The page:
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Penelope Aubin (1679?-1731?), novelist and translator
Introduction and biography
Penelope Aubin’s precise origins and date of birth are not known, although she is likely to have been born in London around 1679. She has been guessed to be both Catholic and Huguenot but her ODNB biographer, Joel H. Baer, judges ‘from her later connections [that] the family were impoverished Huguenots’. She ‘appears to have married the French merchant Abraham Aubin in 1698, giving birth to a son, Abraham Harcy, in June 1699 and a daughter, Penelope, in March 1701’, and she managed her family’s business affairs while her husband travelled abroad.
Aubin’s earliest surviving works are three poems, all on political subjects: The Stuarts: A Pindarique Ode (1707), The Extasy: A Pindarique Ode to Her Majesty the Queen (1708), and ‘The Welcome: A Poem to His Grace the Duke of Marlbourough’ (1708). These works are now forgotten, but we should remember that, as Janet Todd has pointed out:
women are far more present in what is usually regarded as men’s history than is commonly accepted. After all, the bulk of published women’s writing immediately before the entry of the professional female writer in the Restoration was in political and religious pamphleteering. Women continued to be political animals in the Restoration and the eighteenth century and they are as likely to comment on the public issues of the day in 1690 and 1790 as male authors.Todd 1989: 8
Aubin began her successful career as a novelist some years later, in 1721, when she published two works in the same year: The Strange Adventures of the Count de Vinevil and The Life of Madam de Beaumont. Five further novels followed swiftly afterwards: The Life and Amorous Adventures of Lucinda (1722), The Noble Slaves (1722), The Life of Charlotta Du Pont (1723), The Life and Adventures of Lady Lucy (1726), and The Life and Adventures of Young Count Albertus (1728).
Unlike her famous predecessor Eliza Haywood, Aubin was a strictly moralistic writer, and the attraction of her work seems to have been its presentation of impeccably virtuous and beautiful heroines caught up in a series of fantastic adventures, often in exotic far-away places, in which they successfully fend off all manner of predatory male tyrants and villains. Her work is clearly influenced by French romantic writers such as de Scudéry on the one hand, and by Defoe on the other; despite its overt moral purpose it contains salacious elements and it sold spectacularly well (see McBurney 1957: 252-3).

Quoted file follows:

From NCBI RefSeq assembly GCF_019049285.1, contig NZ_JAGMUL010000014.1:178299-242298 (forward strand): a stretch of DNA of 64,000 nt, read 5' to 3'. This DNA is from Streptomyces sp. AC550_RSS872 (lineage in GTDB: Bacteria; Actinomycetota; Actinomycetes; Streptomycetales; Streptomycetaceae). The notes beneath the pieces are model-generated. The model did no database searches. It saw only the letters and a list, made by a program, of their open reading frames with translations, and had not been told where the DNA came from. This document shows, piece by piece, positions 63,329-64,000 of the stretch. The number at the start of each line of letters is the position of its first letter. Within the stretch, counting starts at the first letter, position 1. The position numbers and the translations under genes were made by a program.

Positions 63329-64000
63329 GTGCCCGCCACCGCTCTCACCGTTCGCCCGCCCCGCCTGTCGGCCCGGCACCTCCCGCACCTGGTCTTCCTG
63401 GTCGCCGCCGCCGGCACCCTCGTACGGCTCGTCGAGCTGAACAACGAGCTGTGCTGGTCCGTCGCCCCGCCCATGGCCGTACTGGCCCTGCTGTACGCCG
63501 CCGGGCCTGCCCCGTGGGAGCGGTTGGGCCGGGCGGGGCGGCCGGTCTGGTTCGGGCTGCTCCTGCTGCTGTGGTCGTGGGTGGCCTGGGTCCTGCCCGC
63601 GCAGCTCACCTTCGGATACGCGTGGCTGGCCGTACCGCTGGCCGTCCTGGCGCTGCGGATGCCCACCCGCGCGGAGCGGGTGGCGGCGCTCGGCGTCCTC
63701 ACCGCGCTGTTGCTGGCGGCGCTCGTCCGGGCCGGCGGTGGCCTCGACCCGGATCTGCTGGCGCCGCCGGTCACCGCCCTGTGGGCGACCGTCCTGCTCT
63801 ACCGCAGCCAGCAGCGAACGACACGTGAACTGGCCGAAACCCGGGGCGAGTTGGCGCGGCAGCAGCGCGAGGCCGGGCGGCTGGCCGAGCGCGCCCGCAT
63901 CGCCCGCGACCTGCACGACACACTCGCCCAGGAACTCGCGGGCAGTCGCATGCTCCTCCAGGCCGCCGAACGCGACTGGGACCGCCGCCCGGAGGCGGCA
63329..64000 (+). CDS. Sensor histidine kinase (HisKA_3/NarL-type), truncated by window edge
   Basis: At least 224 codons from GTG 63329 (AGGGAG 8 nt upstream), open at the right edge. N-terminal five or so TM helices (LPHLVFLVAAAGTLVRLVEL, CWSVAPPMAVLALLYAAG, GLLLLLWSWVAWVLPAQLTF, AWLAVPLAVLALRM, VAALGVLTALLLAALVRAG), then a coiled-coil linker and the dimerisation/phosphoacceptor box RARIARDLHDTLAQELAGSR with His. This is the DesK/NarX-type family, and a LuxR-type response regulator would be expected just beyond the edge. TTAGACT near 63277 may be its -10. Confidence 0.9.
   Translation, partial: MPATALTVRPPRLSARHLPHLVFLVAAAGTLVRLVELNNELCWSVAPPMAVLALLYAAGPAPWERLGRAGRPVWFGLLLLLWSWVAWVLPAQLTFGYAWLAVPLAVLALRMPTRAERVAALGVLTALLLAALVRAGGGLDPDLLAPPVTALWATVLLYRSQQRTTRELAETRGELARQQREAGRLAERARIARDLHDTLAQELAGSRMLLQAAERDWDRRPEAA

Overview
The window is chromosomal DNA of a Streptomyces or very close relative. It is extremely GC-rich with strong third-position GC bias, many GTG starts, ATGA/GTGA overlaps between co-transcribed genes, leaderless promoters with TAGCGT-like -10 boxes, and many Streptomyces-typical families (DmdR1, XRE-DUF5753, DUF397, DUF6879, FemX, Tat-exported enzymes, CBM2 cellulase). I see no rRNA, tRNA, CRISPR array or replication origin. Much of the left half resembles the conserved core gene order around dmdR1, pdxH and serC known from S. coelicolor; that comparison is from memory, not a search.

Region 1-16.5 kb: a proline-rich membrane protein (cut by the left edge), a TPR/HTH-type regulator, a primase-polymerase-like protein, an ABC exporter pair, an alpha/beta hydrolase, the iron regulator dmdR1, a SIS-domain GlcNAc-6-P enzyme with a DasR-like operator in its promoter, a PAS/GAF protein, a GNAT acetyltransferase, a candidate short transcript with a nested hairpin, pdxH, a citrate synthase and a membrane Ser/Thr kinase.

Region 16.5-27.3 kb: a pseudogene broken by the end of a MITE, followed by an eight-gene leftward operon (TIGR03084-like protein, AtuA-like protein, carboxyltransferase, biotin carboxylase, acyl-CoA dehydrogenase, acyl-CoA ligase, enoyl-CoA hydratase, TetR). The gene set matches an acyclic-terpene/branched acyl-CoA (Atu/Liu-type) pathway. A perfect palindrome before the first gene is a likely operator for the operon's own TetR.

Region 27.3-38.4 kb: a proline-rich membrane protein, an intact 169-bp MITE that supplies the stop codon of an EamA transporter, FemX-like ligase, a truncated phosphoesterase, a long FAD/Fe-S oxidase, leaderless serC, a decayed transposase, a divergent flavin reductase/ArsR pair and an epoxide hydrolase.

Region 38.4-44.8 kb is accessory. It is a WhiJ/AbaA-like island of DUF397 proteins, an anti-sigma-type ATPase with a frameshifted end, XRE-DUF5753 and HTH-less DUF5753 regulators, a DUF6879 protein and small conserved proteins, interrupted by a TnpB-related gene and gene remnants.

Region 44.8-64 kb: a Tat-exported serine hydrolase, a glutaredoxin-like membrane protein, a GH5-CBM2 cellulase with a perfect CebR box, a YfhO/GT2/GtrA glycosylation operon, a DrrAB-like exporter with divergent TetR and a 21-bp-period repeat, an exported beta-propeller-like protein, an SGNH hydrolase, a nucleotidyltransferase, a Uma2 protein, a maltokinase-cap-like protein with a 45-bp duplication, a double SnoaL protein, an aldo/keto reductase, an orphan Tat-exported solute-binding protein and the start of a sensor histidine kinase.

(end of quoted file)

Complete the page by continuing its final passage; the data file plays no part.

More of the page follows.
Over the 1720s Aubin also published a string of translations from the French (both moral works and fiction), and in 1730 – now short of money – had a play performed at the New Theatre in Haymarket (The Merry Masqueraders; or, The Humorous Cuckold, published 1732). In 1729 she also ‘enjoyed a profitable turn as an orator, addressing large assemblies on religious and moral topics in the York Buildings near Charing Cross’ (ODNB). She died probably in 1731.
Aubin’s novels were gathered together some years after her death in A Collection of Entertaining Histories and Novels, Designed to Promote the Cause of Virtue and Honour (London, 1739), while The Noble Slaves was reprinted several times in both England and America between 1777 and 1815. She subsequently fell from critical and popular view, ‘largely because of her flat characters, implausible and repetitive story-lines, and simplistic morality, but also because of Prévost’s scathing estimate of her career (1734)’ (ODNB).1
No entry was allotted her in the original DNB.
Her work was first critically assessed by McBurney 1957, who sought to relate her both to Defoe and Haywood and to Richardson and Fielding. She has received attention from a number of critics since (e.g. Prescott 1994, Baer 2000, and Mounsey 2003 – who detecting a pornographic relish in her work argues her moralistic reputation should be reconsidered), as part of the general academic project to recover and re-read female writers of this period.
Aubin’s language is highly conventional, unlike that of her immediate female predecessors Eliza Haywood and Delariviere Manley. It is tempting to see this linguistic conventionality as a reflection of her similarly conservative moral code and political beliefs. Her attempts at poetry are notable chiefly for their complex metre, while the writing of her novels is unadorned and clear, with very few examples of unusual vocabulary and/or style (few images, e.g.) and relatively scant use of adjectives and adverbs. This simplicity, or neutrality, of style was specifically remarked on as a virtue by the editors of her posthumous collected works, who discuss it in terms of her gender:
She was Mistress of a polite and unaffected Style, and aimed not at the unnatural Flights, and hyperbolical Flourishes, that catch the weaker and more glittering Fancies of some of her Sex, and give their performances too romantick an Air for Probability: and yet, at the same Time, it is lifted above the tiresome and heavy kind of narrative Prolixity, which affords no entertainment to the brilliant Imagination.Aubin 1739: Preface to vol. 1, unpaginated
See next page for Aubin and the OED.
ODNB: Baer, Joel H., ‘Aubin, Penelope (1679?-1731?)’, online edn, January 2008, available at https://doi.org/10.1093/ref:odnb/40524 [accessed 14 August 2018]; subscription required. See also McBurney 1957, Prescott 1994, Baer 2000, and Mounsey 2003.
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